Keep a detailed audit trail of what's being done on your systems.
Process accounting allows you to keep detailed logs of every command a user runs, including CPU time and memory used. From a security standpoint, this means the system administrator can gather information about what user ran which command and at what time. This is not only very useful in assessing a break-in or local root compromise, but can also be used to spot attempted malicious behavior by normal users of the system. (Remember that intrusions don't always come from the outside.)
To enable process accounting, run these commands:
# mkdir /var/account # touch /var/account/pacct && chmod 660 /var/account/pacct # /sbin/accton /var/account/pacct
Alternatively, if you are running Red Hat or SuSE Linux and have the process accounting package installed, you can run a startup script to enable process accounting. On Red Hat, try this:
# chkconfig psacct on # /sbin/service psacct start
On SuSE, use these commands:
# chkconfig acct on # /sbin/service acct start
The process accounting package provides several programs to make use of the data that is being logged. The ac program analyzes total connect time for users on the system.
Running it without any arguments prints out the number of hours logged by the current user:
[andrew@colossus andrew]$ ac total 106.23
If you want to display connect time for all users who have logged onto the system, use the -p switch:
# ac -p root 0.07 andrew 106.05 total 106.12
The lastcomm command lets you search the accounting logs by username, command name, or terminal:
# lastcomm andrew ls andrew ?? 0.01 secs Mon Dec 15 05:58 rpmq andrew ?? 0.08 secs Mon Dec 15 05:58 sh andrew ?? 0.03 secs Mon Dec 15 05:44 gunzip andrew ?? 0.00 secs Mon Dec 15 05:44 # lastcomm bash bash F andrew ?? 0.00 secs Mon Dec 15 06:44 bash F root stdout 0.01 secs Mon Dec 15 05:20 bash F root stdout 0.00 secs Mon Dec 15 05:20 bash F andrew ?? 0.00 secs Mon Dec 15 05:19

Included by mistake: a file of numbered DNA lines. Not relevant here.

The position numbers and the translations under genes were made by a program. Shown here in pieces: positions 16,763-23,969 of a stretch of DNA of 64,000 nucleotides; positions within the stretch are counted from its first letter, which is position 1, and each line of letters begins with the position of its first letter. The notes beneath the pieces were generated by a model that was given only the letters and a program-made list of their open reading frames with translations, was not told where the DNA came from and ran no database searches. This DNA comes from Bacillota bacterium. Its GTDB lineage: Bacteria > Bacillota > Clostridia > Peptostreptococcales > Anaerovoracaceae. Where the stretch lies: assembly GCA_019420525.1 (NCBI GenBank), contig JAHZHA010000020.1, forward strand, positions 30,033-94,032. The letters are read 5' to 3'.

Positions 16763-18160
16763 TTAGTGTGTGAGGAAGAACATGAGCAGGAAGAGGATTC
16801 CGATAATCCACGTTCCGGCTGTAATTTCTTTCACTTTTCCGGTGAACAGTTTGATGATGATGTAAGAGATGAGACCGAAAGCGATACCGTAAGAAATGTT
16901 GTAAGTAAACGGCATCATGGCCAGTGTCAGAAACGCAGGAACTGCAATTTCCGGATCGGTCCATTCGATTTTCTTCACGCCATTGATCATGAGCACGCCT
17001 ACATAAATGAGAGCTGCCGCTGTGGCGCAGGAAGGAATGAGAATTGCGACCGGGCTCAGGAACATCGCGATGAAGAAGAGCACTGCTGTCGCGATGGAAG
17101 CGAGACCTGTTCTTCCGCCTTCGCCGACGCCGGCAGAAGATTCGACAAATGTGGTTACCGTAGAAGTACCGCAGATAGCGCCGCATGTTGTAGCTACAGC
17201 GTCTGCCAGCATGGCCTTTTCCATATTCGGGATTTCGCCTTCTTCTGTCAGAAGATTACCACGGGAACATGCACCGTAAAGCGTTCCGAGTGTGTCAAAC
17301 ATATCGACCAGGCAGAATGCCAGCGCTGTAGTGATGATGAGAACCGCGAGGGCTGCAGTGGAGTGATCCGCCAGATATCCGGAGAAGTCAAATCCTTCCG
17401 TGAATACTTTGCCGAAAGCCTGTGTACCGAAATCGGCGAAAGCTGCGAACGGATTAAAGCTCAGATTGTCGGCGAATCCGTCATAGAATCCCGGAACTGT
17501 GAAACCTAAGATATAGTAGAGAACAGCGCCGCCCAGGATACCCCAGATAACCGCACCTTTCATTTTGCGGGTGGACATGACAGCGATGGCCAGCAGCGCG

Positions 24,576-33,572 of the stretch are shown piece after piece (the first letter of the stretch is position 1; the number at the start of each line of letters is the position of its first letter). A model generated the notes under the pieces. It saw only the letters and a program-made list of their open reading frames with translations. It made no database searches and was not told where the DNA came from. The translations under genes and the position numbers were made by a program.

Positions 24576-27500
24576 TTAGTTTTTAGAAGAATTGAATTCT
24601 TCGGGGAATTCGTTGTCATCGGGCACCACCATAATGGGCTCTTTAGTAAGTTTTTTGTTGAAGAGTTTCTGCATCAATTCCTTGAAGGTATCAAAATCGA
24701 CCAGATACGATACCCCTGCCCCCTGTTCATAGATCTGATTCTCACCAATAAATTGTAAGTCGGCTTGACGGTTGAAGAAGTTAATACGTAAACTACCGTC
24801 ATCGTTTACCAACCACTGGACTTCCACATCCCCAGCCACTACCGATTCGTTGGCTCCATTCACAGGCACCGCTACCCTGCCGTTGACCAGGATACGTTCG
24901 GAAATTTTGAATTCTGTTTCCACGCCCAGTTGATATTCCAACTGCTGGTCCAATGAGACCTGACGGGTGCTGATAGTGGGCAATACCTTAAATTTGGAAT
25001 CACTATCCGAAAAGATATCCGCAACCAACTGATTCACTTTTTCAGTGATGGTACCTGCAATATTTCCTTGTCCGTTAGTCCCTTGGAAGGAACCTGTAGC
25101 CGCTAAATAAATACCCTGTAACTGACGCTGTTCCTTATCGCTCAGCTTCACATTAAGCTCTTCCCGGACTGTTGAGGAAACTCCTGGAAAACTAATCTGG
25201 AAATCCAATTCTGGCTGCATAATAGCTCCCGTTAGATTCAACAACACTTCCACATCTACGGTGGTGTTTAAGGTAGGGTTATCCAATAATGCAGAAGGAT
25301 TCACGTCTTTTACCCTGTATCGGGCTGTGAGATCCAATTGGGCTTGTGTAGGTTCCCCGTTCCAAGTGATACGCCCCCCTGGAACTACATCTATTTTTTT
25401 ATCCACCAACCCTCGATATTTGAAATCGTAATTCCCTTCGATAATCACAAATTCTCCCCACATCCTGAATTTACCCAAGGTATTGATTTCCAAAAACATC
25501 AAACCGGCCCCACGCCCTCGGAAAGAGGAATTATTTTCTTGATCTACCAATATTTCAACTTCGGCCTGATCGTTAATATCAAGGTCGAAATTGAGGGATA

To summarize the accounting information, you can use the sa command. By default it will list all the commands found in the accounting logs and print the number of times that each one has been executed:
# sa 14 0.04re 0.03cp 0avio 1297k troff 7 0.03re 0.03cp 0avio 422k lastcomm 2 63.90re 0.01cp 0avio 983k info 14 34.02re 0.01cp 0avio 959k less 14 0.03re 0.01cp 0avio 1132k grotty 44 0.02re 0.01cp 0avio 432k gunzip
You can also use the -u flag to output per-user statistics:
# sa -u root 0.01 cpu 344k mem 0 io which root 0.00 cpu 1094k mem 0 io bash root 0.07 cpu 1434k mem 0 io rpmq andrew 0.02 cpu 342k mem 0 io id andrew 0.00 cpu 526k mem 0 io bash andrew 0.01 cpu 526k mem 0 io bash andrew 0.03 cpu 378k mem 0 io grep andrew 0.01 cpu 354k mem 0 io id andrew 0.01 cpu 526k mem 0 io bash andrew 0.00 cpu 340k mem 0 io hostname
You can peruse the output of these commands every so often to look for suspicious activity, such as increases in CPU usage or commands that are known to be used for mischief.